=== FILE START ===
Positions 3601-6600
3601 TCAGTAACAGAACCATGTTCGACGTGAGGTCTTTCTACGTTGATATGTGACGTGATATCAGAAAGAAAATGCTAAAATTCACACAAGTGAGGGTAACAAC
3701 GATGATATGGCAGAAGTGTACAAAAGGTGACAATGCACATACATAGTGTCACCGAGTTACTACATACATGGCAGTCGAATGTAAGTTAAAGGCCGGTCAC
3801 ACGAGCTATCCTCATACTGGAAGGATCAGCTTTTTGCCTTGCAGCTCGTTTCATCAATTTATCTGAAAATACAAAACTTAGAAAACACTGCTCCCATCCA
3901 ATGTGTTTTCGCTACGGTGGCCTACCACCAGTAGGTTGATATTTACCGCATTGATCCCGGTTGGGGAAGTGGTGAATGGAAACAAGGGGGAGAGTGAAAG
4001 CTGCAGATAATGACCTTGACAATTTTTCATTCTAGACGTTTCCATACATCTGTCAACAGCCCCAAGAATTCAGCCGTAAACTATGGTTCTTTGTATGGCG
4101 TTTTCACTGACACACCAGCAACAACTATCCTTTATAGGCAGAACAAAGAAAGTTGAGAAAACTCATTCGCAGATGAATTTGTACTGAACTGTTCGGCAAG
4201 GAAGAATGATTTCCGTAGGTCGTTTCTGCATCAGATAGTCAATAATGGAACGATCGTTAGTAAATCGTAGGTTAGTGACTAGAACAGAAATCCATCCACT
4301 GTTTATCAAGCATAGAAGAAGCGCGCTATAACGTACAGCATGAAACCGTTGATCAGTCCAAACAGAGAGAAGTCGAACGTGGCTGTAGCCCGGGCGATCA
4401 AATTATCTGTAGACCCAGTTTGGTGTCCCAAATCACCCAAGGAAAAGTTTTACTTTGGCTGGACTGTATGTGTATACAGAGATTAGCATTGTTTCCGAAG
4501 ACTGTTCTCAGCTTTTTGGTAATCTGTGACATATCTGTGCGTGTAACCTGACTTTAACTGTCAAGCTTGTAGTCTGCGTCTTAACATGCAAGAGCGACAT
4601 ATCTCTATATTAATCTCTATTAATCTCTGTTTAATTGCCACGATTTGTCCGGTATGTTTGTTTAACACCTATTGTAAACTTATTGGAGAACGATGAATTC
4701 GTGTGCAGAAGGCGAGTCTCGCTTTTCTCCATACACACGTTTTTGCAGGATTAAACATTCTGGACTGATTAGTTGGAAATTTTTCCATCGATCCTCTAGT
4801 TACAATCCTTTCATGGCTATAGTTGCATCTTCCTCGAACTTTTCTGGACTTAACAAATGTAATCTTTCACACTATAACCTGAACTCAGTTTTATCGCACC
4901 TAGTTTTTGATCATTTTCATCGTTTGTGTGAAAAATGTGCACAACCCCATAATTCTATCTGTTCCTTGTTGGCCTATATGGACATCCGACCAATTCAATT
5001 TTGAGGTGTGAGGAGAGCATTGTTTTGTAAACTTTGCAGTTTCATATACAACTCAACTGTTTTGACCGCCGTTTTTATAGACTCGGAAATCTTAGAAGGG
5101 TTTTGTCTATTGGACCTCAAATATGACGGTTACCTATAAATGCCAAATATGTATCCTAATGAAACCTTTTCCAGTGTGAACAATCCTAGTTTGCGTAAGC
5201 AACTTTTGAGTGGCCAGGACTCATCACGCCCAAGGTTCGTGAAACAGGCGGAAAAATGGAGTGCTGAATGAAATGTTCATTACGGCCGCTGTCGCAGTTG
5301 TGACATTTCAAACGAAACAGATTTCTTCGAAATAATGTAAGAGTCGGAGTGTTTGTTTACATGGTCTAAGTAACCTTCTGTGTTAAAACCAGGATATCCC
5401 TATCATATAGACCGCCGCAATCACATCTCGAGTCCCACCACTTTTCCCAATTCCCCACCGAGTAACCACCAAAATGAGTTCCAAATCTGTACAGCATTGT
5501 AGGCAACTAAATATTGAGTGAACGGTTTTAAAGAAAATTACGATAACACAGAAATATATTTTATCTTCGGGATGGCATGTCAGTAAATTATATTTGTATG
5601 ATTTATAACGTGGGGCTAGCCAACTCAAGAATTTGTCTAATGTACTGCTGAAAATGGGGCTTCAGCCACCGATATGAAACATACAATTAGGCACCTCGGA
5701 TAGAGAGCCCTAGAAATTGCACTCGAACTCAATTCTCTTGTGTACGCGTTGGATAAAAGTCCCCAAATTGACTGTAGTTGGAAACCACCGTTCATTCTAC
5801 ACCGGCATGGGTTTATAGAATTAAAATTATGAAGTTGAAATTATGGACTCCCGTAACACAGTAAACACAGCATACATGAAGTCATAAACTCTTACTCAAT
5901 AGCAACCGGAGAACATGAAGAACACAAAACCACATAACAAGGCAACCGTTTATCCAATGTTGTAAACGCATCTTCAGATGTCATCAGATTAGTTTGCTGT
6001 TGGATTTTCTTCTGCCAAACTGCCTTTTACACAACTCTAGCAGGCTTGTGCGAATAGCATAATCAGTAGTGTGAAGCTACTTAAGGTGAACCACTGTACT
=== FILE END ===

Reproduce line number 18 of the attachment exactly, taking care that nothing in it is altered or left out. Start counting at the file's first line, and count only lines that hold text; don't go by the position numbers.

5201 AACTTTTGAGTGGCCAGGACTCATCACGCCCAAGGTTCGTGAAACAGGCGGAAAAATGGAGTGCTGAATGAAATGTTCATTACGGCCGCTGTCGCAGTTG